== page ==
Lloyd’s insurer stops writing admitted US property business
Lloyd’s insurer Beazley is targeting a combined operating ratio in the mid-90s for the full year of 2011 despite taking a $154m hit from catastrophes so far in the year.
“The first quarter of 2011 has seen catastrophe losses in Australia, New Zealand and Japan,” said Beazley chief executive Andrew Horton in the company’s first-quarter interim management statement. “As a result of Beazley’s diversified portfolio we nevertheless anticipate achieving a combined ratio for 2011 in the mid ninety percent range, provided we experience no further significant catastrophe events during the remainder of 2011.
The company also announced that it stopped writing US commercial property business on an admitted basis during the first quarter, although it will continue to write the business on a surplus lines (non-admitted) basis. Beazley started writing US admitted commercial property in February 2007. It has been writing the business on a surplus lines basis since 1992.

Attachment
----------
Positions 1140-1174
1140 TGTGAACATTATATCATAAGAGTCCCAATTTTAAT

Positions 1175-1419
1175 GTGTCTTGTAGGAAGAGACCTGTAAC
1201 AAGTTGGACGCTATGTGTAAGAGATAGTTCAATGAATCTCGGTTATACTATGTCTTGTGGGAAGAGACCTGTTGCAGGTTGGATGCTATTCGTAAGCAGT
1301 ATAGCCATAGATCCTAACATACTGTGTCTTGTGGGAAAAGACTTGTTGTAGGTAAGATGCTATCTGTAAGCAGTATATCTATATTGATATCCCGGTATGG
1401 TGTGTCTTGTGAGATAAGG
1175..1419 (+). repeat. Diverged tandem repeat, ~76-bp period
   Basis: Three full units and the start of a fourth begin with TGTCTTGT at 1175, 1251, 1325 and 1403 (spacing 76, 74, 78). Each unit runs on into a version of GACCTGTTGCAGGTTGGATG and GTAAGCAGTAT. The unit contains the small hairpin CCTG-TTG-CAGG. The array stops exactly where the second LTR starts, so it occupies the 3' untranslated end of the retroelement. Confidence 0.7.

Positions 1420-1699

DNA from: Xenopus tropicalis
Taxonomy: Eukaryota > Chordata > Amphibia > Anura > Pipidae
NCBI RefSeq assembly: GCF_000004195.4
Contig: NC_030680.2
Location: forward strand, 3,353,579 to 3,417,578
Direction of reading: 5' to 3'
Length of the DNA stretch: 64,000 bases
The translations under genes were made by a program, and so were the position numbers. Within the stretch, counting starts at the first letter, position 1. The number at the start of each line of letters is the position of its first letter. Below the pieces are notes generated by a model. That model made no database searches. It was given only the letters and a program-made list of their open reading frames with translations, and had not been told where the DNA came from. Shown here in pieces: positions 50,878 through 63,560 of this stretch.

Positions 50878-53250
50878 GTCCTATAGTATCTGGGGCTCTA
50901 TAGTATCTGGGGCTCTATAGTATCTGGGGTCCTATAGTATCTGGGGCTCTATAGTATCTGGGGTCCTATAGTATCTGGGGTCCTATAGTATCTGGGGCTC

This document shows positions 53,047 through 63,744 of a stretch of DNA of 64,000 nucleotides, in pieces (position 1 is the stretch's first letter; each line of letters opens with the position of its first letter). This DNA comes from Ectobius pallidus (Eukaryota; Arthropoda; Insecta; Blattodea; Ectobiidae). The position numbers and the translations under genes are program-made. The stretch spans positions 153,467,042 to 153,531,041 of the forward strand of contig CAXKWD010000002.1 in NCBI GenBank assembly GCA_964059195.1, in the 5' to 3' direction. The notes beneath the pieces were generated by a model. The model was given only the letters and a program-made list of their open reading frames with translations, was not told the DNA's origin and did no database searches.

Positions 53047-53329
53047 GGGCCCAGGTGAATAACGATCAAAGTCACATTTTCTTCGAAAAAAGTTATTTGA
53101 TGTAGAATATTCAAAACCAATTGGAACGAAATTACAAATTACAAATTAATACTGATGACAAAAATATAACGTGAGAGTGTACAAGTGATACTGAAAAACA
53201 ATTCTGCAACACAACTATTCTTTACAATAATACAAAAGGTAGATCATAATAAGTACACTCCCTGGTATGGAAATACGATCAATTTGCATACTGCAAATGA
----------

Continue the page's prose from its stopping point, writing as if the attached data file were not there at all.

Beazley added that its surplus lines US commercial property accounted for more than 80% of the business written by its US property division in 2010.
Overall, Beazley cut its gross written premium by 3% to $426m in the first quarter of 2011 from $438m in the same period of 2010.
The biggest cut was in the life, accident and heath line, where gross written premiums fell 29% to $20m as a result of not renewing business from one coverholder.
The only business line where Beazley boosted its writing was specialty, where gross written premiums increased 5% to $162m.
Renewal rates fell by an average of 1% across Beazley’s book, which the company said was in line with expectations. The biggest drop was 4% in life, accident and heath.
Beazley’s Q1 catastrophe loss estimates:
- Australia flood: $23m
- New Zealand earthquake: $64m
- Japan earthquake: $67m
- Total $154m